According to an 1870 census, William Howard was born in Africa, but was enslaved and owned by the family of William McWillie at Kirkwood Plantation in Madison County, Mississippi. Howard remained at Kirkwood as a freed man after the Civil War, working as a field hand. The desk was handed down through a local African American family, along with the story of William Howard as its maker.

In addition to its fascinating history, this object presents a curious contrast between its high-style, neoclassical form and the use of rough, "make-do" materials such as cotton and tobacco shipping crates in its construction. More than 70 hand-carved objects, including weapons, tools, eating utensils, vessels, and trade symbols embellish the desk's surface; however, what these objects are meant to convey remains a mystery. They may represent the important contributions of African American labor in manufacturing and the skilled crafts during a time of profound economic hardship and social change in the South. The desk certainly showcases the ingenuity and technical skill Howard must have possessed to create this masterpiece of American folk art.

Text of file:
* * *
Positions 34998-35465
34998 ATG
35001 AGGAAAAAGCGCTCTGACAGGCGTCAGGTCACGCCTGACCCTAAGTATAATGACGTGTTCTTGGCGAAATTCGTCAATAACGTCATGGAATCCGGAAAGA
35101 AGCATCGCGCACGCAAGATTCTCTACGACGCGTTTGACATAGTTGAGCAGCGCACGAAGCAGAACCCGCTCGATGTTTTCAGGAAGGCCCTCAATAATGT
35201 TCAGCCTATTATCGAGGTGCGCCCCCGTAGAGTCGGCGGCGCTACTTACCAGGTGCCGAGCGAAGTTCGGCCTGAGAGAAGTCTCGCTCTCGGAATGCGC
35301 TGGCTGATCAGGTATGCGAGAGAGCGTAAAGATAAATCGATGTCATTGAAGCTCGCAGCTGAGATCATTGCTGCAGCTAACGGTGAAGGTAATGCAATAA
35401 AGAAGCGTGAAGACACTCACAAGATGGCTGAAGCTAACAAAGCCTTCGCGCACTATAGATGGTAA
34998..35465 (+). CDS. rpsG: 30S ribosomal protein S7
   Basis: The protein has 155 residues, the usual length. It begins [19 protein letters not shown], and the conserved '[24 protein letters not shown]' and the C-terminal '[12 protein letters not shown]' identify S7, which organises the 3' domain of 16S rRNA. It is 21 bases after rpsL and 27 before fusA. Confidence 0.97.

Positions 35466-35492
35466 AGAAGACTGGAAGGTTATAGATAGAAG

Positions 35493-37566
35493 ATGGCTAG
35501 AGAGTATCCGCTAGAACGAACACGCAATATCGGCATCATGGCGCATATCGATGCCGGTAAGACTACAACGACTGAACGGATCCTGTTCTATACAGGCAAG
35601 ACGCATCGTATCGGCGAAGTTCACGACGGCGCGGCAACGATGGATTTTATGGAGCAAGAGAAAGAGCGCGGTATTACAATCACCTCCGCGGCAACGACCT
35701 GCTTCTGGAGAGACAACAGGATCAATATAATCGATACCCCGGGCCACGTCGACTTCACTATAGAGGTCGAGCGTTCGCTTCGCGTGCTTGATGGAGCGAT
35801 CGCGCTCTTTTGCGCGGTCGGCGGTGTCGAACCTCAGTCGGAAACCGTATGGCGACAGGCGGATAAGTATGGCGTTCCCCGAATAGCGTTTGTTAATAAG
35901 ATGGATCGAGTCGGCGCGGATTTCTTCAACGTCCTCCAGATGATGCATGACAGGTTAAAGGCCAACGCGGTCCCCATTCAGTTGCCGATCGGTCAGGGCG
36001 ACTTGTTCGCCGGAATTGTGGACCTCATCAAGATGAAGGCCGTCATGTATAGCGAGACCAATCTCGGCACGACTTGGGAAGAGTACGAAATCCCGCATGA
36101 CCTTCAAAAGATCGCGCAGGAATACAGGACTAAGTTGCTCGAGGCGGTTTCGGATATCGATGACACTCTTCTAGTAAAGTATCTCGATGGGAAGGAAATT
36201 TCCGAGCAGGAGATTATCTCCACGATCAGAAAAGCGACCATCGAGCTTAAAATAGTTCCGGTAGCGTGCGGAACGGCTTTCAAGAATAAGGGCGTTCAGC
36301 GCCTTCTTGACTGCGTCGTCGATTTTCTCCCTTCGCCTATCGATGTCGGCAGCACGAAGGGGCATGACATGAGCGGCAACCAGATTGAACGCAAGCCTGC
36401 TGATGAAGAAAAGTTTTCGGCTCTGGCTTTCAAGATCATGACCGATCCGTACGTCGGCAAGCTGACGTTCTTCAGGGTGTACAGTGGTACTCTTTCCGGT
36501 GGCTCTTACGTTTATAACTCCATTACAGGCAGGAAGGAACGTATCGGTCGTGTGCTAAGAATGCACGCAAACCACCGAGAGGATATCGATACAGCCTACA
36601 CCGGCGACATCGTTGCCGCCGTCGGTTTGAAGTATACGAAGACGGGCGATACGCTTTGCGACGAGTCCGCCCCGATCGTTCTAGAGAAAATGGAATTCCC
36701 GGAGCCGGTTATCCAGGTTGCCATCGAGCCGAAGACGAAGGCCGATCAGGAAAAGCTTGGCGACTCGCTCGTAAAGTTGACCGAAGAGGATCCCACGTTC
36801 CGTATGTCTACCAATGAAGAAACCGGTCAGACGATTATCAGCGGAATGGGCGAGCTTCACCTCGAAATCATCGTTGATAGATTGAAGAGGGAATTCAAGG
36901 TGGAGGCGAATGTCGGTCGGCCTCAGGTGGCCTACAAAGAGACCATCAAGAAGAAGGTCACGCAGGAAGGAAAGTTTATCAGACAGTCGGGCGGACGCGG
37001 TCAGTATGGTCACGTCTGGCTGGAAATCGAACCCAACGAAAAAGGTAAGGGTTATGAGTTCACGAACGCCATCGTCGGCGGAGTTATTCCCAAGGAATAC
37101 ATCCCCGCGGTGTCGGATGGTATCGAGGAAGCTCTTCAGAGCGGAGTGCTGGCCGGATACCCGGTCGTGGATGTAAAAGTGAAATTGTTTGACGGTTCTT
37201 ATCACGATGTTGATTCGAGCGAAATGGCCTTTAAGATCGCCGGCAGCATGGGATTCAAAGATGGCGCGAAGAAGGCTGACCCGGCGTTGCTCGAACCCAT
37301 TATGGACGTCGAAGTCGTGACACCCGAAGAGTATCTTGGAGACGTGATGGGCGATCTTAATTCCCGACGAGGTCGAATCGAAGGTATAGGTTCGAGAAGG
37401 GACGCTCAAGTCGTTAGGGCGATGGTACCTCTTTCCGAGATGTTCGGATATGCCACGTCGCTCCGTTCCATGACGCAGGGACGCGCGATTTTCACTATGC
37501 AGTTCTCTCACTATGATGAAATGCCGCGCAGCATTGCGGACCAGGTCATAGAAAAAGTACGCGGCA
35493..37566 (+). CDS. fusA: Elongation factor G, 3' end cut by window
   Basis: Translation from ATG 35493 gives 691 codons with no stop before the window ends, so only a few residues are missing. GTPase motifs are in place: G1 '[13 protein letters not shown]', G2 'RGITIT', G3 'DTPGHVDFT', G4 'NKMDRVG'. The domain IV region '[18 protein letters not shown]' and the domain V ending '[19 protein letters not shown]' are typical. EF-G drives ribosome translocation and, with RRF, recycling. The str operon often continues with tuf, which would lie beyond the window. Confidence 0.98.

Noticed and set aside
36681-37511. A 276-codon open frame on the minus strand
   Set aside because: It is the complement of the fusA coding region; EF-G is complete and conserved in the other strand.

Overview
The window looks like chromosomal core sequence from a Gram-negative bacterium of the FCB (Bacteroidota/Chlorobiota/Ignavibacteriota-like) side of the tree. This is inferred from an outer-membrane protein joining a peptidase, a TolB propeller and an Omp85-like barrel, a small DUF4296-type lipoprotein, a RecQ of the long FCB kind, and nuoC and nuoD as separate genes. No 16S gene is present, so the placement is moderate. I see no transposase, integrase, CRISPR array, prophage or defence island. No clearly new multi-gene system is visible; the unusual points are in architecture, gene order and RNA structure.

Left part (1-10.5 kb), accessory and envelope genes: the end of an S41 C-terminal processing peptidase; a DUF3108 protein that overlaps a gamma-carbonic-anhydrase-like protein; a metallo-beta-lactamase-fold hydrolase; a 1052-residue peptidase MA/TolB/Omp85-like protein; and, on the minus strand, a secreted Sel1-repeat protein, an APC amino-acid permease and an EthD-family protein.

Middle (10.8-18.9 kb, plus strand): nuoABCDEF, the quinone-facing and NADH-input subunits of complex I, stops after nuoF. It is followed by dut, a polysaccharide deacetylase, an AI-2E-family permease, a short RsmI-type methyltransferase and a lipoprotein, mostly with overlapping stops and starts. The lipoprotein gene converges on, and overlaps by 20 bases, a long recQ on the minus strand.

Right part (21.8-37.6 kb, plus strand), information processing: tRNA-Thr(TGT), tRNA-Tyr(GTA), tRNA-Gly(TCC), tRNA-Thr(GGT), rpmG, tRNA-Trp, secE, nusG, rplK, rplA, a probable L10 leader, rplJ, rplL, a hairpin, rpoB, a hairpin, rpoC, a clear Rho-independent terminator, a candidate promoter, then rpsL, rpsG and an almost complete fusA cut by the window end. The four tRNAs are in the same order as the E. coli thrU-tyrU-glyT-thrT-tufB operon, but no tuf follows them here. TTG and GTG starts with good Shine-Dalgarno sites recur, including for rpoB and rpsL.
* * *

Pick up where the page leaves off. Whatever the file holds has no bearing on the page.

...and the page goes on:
• Title: Writing desk
  • Date Created: c. 1870
  • origin: Madison County, Mississippi, United States
  • Place Part Of: United States
  • Physical Dimensions: w29.88 x h60.75 x d23.69 in
  • Measurements: 60 3/4 x 29 7/8 x 23 11/16 in. (154.31 x 75.88 x 60.17 cm)
  • Artist (attributed to): William Howard
  • Type: Furniture
  • Rights: The Driscoll Art Accessions Endowment Fund, the John and Ruth Huss Fund for Decorative Arts, the Fred R. Salisbury II Fund, and the Deborah Davenport and Stewart Stender Endowment for American Folk Art, http://www.artsmia.org/index.php?section_id=7
  • External Link: Minneapolis Institute of Arts (Minneapolis, MN, USA)
  • Medium: Yellow pine, tobacco box and cotton crate wood

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